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Financial bailout for $700 billion..what about an environmental bailout?

The current global financial crisis caused by what Alan Greenspan calls “a once-in-a-century credit tsunami” is on nearly everyone’s mind. These are definitely difficult and panicky times, markets are crashing, jobs are being axed and there is anxiety galore. The crisis is a result of excesses created by sub-prime mortgage lending. And excesses have a nasty way of catching up. Governments have responded by bailing out financial institutions, the US Government pumping in $700 billion of capital into the system. No doubt, this is “crunch time” for global financial markets.

No doubt too, that in due course, we will somehow crawl our way out of this.

Another tsunami of mammoth proportions is in the making, and this is due to excesses of a different kind, excesses caused by consumption of natural resources in a manner that is way beyond Nature’s ability to replace itself. Some excesses are already catching up, with global warming, melting of polar ice caps and rise of sea levels, collapse of fisheries, extinction of species, creation of dead zones in water bodies and desertification of rainforests. It would be really heartening to see governments the world over responding with similar speed and alacrity to the environmental crisis that has been unfolding over the last 20 years or so.   Can we bring back species and cultures which have been lost for ever, even if we pumped in billions of dollars, if it is too late? Do we really have to wait till the “11th hour”, before we take significant global action, before “bailing out” the environment? Can we really crawl our way out of some of the permanent and irreversible damages to the environment?  The time to take more concerted and co-ordinated environmental action by governments is NOW, way before things spiral out of control.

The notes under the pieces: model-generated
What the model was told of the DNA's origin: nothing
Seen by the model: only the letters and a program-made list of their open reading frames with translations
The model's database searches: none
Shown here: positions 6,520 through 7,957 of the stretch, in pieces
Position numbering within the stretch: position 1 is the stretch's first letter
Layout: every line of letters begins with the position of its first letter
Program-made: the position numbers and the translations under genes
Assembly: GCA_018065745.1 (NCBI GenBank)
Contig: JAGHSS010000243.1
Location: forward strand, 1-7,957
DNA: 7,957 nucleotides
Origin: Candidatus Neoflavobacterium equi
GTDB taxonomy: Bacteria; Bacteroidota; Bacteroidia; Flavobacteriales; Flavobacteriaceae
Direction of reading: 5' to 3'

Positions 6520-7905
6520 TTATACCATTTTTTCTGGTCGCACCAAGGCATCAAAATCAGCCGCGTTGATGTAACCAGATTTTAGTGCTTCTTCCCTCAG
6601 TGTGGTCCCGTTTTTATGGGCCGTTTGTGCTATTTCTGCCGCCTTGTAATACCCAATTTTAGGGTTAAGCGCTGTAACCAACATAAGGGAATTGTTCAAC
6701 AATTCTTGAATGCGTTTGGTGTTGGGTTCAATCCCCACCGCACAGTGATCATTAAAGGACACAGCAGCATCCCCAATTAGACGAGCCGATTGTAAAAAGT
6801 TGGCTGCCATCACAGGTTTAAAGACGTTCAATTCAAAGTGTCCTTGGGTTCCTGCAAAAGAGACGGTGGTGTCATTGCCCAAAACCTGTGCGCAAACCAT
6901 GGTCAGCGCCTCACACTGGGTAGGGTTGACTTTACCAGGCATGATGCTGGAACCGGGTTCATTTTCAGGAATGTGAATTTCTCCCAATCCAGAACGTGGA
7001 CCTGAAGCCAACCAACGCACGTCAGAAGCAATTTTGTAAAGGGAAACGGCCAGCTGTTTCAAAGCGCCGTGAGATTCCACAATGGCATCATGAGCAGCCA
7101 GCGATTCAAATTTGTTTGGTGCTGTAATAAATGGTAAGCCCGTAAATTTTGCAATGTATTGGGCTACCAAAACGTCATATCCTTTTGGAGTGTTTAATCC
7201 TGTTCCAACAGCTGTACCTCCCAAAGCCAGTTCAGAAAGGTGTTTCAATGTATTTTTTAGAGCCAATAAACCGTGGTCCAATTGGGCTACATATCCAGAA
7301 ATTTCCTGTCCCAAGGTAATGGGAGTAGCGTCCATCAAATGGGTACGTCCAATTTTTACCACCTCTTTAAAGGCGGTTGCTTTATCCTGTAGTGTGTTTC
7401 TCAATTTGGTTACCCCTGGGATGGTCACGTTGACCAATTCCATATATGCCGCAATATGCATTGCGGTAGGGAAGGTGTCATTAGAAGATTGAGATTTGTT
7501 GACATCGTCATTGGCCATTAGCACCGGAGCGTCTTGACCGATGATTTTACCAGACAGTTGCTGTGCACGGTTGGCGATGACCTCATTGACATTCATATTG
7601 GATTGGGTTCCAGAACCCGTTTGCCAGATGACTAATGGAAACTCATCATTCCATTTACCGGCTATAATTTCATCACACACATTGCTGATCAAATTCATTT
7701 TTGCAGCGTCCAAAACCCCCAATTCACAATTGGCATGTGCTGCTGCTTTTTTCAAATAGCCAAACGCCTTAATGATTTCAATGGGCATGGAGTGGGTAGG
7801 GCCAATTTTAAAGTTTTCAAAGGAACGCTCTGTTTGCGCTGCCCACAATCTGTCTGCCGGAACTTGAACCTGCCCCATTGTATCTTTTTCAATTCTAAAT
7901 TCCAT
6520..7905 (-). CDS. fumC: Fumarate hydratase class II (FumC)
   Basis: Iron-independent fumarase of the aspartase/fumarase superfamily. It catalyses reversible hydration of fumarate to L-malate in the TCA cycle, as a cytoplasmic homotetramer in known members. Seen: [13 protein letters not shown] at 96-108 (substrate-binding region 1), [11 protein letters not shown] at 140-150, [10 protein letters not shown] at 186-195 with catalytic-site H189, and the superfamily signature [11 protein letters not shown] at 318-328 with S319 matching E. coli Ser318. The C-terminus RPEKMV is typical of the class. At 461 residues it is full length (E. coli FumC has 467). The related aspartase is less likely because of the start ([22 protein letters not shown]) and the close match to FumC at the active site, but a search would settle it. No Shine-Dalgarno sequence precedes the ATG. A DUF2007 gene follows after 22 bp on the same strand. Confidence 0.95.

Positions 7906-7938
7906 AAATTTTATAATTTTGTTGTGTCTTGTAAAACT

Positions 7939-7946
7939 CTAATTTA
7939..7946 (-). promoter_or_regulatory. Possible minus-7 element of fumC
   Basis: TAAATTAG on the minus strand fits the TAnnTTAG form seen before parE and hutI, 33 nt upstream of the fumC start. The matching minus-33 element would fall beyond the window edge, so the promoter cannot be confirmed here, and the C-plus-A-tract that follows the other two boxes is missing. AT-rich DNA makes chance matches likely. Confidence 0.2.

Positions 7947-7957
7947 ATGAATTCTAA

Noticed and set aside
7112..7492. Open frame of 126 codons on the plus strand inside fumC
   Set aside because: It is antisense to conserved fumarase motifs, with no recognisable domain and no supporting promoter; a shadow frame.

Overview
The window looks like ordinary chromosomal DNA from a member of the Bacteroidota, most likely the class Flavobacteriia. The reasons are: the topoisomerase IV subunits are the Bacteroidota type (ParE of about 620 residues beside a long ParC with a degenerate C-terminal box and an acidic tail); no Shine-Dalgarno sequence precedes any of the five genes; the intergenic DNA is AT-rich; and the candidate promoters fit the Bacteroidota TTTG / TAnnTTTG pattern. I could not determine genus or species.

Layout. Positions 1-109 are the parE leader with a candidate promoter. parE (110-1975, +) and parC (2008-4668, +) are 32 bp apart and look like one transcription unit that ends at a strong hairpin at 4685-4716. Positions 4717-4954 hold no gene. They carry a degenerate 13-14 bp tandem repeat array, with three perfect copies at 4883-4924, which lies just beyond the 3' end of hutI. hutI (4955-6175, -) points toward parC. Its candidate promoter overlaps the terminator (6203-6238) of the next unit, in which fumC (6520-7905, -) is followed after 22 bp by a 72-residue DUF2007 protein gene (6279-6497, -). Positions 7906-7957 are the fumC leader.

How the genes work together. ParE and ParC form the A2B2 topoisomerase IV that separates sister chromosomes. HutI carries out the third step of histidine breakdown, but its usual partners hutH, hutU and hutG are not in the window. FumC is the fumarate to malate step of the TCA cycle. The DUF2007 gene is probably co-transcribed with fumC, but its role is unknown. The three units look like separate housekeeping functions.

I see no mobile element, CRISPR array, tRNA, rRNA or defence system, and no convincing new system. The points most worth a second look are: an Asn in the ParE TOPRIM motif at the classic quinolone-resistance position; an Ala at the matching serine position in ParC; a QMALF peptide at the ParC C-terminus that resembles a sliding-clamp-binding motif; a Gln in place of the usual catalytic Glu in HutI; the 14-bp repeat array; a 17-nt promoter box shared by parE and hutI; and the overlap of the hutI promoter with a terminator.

Harvard’s Pulitzer Prize-winning biologist Edward O. Wilson said poignantly, way back in the 1980s (and it is still relevant today):
“The worst thing that can happen during the 1980s is not energy depletion, economic collapses, limited nuclear war, or conquest by a totalitarian government. As terrible as these catastrophes would be for us, they can be repaired within a few generations. The one process ongoing in the 1980s that will take millions of years to correct is the loss of genetic and species diversity by the destruction of natural habitats. This is the folly that our descendants are least likely to forgive us for.”

EcoWALK suggestion for governments:

- Have a sense of urgency about an environmental bailout.

- Out of the financial crisis, encourage a new economy which grows on environmentally viable energy technologies, and sustainable development concepts.

As Van Jones, president of Green for All, and author of the forthcoming “The Green Collar Economy” says,

“It’s time to stop borrowing and start building. America’s No. 1 resource is not oil or mortgages. Our No. 1 resource is our people. Let’s put people back to work — retrofitting and repowering America. … You can’t base a national economy on credit cards. But you can base it on solar panels, wind turbines, smart biofuels and a massive program to weatherize every building and home in America.”

Now, that makes a lot of EcoWALK sense.

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Posted by on Oct 24 2008. Filed under Sustainable Development, Sustainable Investing. You can follow any responses to this entry through the RSS 2.0. You can leave a response or trackback to this entry

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